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Washington’s 5-0 loss is worst defeat under Hunter
Question of the Day
RALEIGH, N.C. — Matt Hendricks and Troy Brouwer dropped the gloves and tried to go down fighting. Too bad the rest of the Washington Capitals went down without a fight well before that.
Or barely showed up.
On Monday night in yet another crucial game, the Caps lacked just about any element that could lead to road success. It was an empty effort that led to a humiliating 5-0 loss at RBC Center to the last-place Carolina Hurricanes.
“Embarrassing effort, right from the start,” a steaming Brouwer said. “We weren’t ready to play, gave up chances, gave the puck away, didn’t get the puck in deep. Just all-around embarrassing.”
It was the kind of game that ordinarily gets coaches fired, similar to performances at the Winnipeg Jets and Toronto Maple Leafs in November that ultimately cost Bruce Boudreau his job. It was the most lopsided defeat of Dale Hunter’s tenure.
“I think it was pretty bad play by our team,” captain Alex Ovechkin said. “We didn’t get any shots on net, we didn’t get any puck deep. We don’t cycle it, and we don’t play our game.”
The Caps knew going in, just as they’ve known for a while, the importance of getting the first goal. Not only did the Caps not score first, but they allowed two Hurricanes goals in the first 5:09, the first a result of a big rebound and the second the result of a turnover by Marcus Johansson.
Seven shots, two goals and goaltender Tomas Vokoun’s night was swiftly over.
Hunter hoped the switch would “change momentum” and provide a spark. It wasn’t there.
“Just the game itself should’ve led to a spark,” forward Jeff Halpern said. “But it wasn’t Tomas, the whole team was just bad.”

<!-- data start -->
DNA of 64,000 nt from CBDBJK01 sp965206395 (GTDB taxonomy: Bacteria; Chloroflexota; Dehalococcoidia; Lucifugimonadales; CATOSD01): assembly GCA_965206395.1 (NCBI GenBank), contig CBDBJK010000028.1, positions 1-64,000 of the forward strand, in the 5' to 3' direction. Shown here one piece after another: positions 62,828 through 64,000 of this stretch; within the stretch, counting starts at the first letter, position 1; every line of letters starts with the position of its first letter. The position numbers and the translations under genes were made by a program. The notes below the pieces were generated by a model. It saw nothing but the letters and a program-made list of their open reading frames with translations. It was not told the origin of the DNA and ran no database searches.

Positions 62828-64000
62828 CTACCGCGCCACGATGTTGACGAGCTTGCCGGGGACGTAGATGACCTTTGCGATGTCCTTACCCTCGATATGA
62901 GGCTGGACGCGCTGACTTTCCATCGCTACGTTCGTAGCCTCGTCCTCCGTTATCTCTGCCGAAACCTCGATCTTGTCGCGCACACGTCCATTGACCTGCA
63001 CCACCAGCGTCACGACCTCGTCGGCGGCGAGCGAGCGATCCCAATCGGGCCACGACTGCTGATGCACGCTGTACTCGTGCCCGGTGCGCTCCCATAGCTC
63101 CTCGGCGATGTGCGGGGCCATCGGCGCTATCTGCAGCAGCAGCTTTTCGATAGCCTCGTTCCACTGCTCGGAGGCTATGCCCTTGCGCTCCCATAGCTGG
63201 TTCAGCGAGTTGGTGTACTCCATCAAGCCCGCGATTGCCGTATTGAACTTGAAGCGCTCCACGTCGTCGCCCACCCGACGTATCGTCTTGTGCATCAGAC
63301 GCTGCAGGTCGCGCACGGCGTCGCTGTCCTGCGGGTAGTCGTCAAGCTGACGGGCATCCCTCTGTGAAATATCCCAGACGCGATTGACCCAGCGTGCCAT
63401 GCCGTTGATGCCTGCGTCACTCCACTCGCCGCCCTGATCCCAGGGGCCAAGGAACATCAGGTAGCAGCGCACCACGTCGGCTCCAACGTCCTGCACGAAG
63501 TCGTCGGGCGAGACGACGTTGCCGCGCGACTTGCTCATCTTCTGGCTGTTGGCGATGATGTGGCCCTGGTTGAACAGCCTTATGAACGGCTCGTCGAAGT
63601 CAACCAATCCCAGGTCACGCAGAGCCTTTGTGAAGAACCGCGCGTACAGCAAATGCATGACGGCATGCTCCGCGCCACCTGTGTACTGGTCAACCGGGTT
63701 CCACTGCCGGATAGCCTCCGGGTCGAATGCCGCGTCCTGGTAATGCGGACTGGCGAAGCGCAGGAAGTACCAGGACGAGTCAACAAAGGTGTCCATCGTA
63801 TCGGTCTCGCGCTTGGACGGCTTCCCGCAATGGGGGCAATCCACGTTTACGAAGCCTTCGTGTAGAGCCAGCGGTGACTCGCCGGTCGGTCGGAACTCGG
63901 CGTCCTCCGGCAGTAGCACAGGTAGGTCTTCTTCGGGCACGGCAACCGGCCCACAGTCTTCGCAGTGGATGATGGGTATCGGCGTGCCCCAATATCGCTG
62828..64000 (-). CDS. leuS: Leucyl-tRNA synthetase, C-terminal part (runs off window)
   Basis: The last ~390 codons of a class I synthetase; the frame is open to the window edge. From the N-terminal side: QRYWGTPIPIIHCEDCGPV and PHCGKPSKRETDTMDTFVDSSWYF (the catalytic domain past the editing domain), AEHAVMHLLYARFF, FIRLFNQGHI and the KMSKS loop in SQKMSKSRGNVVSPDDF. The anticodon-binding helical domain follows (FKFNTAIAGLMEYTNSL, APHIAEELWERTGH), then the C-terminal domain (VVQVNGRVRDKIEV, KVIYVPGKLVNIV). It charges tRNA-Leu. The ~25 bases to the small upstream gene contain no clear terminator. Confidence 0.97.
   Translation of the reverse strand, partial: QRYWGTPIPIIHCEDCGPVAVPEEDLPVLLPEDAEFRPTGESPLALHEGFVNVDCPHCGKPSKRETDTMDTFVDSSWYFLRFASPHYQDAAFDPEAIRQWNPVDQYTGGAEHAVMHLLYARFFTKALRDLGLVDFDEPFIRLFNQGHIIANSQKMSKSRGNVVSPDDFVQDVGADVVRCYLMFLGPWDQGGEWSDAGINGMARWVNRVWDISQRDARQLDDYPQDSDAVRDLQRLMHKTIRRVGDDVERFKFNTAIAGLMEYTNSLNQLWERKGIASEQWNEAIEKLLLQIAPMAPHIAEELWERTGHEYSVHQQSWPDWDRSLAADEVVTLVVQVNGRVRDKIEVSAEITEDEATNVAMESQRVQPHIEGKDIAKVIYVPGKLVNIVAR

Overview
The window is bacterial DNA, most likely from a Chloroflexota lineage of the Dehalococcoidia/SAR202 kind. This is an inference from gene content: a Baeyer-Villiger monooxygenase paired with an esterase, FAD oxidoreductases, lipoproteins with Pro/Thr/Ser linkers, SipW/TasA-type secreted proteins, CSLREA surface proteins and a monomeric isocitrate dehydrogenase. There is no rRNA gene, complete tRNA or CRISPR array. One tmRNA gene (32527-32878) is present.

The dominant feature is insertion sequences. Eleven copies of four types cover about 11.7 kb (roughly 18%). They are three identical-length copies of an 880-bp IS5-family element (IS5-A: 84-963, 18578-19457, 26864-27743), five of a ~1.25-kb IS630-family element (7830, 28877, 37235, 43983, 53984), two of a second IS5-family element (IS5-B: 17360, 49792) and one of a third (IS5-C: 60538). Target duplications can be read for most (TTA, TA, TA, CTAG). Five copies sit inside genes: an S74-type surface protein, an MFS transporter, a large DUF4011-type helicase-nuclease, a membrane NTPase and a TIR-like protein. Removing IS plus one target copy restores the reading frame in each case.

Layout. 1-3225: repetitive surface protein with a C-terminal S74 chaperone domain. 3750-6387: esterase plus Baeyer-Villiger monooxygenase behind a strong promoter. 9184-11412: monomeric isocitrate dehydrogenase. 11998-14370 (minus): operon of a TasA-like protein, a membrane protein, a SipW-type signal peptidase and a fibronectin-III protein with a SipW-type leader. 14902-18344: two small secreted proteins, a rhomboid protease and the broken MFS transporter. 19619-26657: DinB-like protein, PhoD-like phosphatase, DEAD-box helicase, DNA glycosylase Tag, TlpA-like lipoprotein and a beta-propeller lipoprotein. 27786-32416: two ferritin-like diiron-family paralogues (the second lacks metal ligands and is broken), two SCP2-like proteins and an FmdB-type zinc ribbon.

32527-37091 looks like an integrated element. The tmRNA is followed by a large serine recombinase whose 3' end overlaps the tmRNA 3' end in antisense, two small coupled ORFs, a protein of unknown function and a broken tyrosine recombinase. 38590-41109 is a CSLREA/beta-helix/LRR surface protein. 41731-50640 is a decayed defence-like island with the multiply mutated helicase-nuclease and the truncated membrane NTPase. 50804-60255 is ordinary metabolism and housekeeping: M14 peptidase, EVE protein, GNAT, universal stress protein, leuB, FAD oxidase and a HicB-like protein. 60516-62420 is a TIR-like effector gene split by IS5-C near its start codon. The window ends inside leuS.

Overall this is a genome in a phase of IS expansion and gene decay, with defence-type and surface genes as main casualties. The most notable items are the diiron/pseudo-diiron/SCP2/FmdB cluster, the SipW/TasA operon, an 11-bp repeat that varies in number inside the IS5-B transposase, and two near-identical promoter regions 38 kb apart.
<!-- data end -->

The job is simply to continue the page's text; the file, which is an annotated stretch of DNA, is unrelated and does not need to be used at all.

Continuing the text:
But the Caps’ rough night was just getting under way. They fell behind 3-0 by the end of the first and were getting outskated and outworked by a team with nothing to play for.
Every game has so much value for Washington now, amid a chase for a playoff spot and a Southeast Division title. There are still 23 games left, but the Caps team that took the ice Monday night doesn’t look like one that belongs in a tournament for the Stanley Cup.
Monday night’s showing was certainly troubling, not just because of one night’s result but because of the recent trend of losing.
“We’re not in a playoff spot. Of course there’s concern,” Halpern said. “We still have confidence, but of course there’s concern.
This group fell to 10-17-3 on the road with their second straight shutout loss to the Hurricanes in Raleigh. They failed to make up ground on the first-place Florida Panthers, who have lost three straight.
Florida’s struggles and the inability for the Toronto Maple Leafs to put much of a run together seems to logically mean the Caps just need to play adequate hockey to make the playoffs. Monday was far from that.
“We keep getting breaks and other teams are helping us. Florida loses yesterday and Toronto loses the night before in Vancouver,” right wing Mike Knuble said. “You watch the standings, and it’s like nobody wants it. And that’s what’s frustrating. Because it’s right there for us, and it’s in our control, and somebody’s got to take it.”
By the third period, Ovechkin could barely watch, his head down while sitting on the bench. His head rested on the boards as the time ticked away toward another devastating loss.
He didn’t want to share much what was going through his mind at the time.
“Nothing. I was just like very mad about myself,” Ovechkin said. “That’s all I can say.”
Hard to say much else after a loss like this — one the Caps hope to distance themselves from quickly.
“It’s very, very disappointing for our group. That being said, you can’t feel sorry,” Knuble said. “It was another game, and we’re still in the thick of things and have a chance to have a .500 trip with a win in Ottawa. I think you want to, it’s hard to say move on. Forget move on, but the next task is a big game and hopefully a big win in Ottawa.”
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